Here in the real world - we've never really had a truly independent press. They've always been beholden to their advertisers. The situation now for the mass media is truly better than it was - as little as thirty to forty years ago they were also much more heavily beholden to

    • by pavon (30274) on Saturday March 24, 2007 @11:35AM (#18470763)
      Note that he never actually said that he thought that the goals or methods of the DMCA were a bad idea and never apologized to the public for passing it - he simply pointed out that it failed to achieve those goals. In other words, his repeated attempts to pander to the RIAA failed because the RIAA members refused to help themselves.
  • by Sodade (650466) on Saturday March 24, 2007 @09:07AM (#18469857)
    An open Letter to the RIAA

    What follows is a short history of my economic experience of music and a simple business model for the labels to recapture my wallet:
    Back in the old days, when I had my first CD player, I went out and replicated my sizable record collection at $12-$13 a pop (note that I lived in Berkeley, which was blessed with two awesome non-chain retailers - Rasputins and Ameoba) - this took all of my struggling-student-with-no-loans spare cash. Over the course of a year, I bought 80+ CDs. It sucked hard, but I hated records and tapes (no vinyl nostalgia for me). Back then, the rumor was that the price of CDs was inflated to cover the cost of retooling manufacturing and would come down below record prices because they were cheaper to make.

    Five years later, the prices didn't go down and my 200+ CD collection was stolen from my ghetto apartment. I was literally in tears. That was more than $2500 and I was still pretty poor due to the early 90s recession. The upside was that stolen CDs were valuable because there was a budding used CD market in the Bay Area. Once Rasputins & Ameoba started selling used CDs in quantity, I stopped buying new CDs altogether. This is early 90's and I already dropped out of the label's direct market. Here I was, a 20-something kid that was so in love with music that I would spend the better part of my expendable cash on CDs and I dropped right off their books because I could buy "Nevermind" for $9 if I waited a month after it came out.

    Funny thing is that I started making serious money. I still wouldn't buy new CDs. I was used to paying $6-9 and there was no way I could go back. I probably missed out on a lot of music, because I was limited to what college kids would buy and return.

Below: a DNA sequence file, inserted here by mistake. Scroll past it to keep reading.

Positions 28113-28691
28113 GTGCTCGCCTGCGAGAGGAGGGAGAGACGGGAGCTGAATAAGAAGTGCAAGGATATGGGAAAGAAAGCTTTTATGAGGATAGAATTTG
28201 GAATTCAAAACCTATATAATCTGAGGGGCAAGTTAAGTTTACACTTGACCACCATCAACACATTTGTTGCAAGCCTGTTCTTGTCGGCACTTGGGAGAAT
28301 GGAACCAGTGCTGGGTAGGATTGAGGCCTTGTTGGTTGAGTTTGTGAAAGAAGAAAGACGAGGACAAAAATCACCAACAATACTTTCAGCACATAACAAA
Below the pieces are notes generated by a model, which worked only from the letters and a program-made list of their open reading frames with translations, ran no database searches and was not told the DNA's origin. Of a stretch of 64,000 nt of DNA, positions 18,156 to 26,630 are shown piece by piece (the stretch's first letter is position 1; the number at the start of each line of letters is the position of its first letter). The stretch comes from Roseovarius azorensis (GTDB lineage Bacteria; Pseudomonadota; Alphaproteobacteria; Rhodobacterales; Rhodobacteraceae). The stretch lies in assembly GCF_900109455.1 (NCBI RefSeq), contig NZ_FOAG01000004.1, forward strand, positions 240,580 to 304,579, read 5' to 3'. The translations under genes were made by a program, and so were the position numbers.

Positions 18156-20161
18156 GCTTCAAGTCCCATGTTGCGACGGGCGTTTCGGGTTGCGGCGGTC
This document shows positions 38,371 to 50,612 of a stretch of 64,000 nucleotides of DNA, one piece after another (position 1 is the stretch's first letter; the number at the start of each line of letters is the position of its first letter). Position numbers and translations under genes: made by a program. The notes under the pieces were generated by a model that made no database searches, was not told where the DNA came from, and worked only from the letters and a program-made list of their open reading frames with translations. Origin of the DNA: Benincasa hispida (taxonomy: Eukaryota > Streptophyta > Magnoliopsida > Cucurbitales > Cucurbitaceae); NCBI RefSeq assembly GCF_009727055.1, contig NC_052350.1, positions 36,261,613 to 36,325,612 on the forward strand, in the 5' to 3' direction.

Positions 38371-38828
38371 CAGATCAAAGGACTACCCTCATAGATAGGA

Then came burners - I spent many hours burning all of my friends CD collections. Shortly thereafter came MP3s. I was already pirating software on the FTP scene (another economic lesson to be learned for the SW companies, but I'm not gonna stray there), so suddenly, I'm not even buying used CDs anymore.

    So where does this leave us? Well, I'm in my late 30s, make 6figs, and I like a huge variety of musical genres. I could spend $100 a month on music and not bat an eye, but I don't. The labels have alienated me. I virulently despise them, but I am a music addicted consumer. If they offered me something that had value to me, I would embrace the bastards with loving arms.

    So, what can they do for me that would convince me to give them my money again? Simple:

    A reasonable service at a reasonable price. Look to the Russian sites. I select the quality and pay a reasonable price for it. The bottom line here is that I'll pay up to 4 bucks for a CD encoded at 256k VBR with no obnoxious DRM crap - no less quality and no more money.

    Give me FTP access to a full catalog (all labels in one place)of high quality, verified, DRM-free and properly tagged MP3s. How much would I be willing to pay for this? Figure 2-4 bucks for 10 songs. That's $.20 - .40 a song. Bill me based on bandwidth - that's 5-10 cents per MB (assuming an average of 4min songs). The only real limit to my spending at this price is the availability of good music - better go find some talented new artists fast!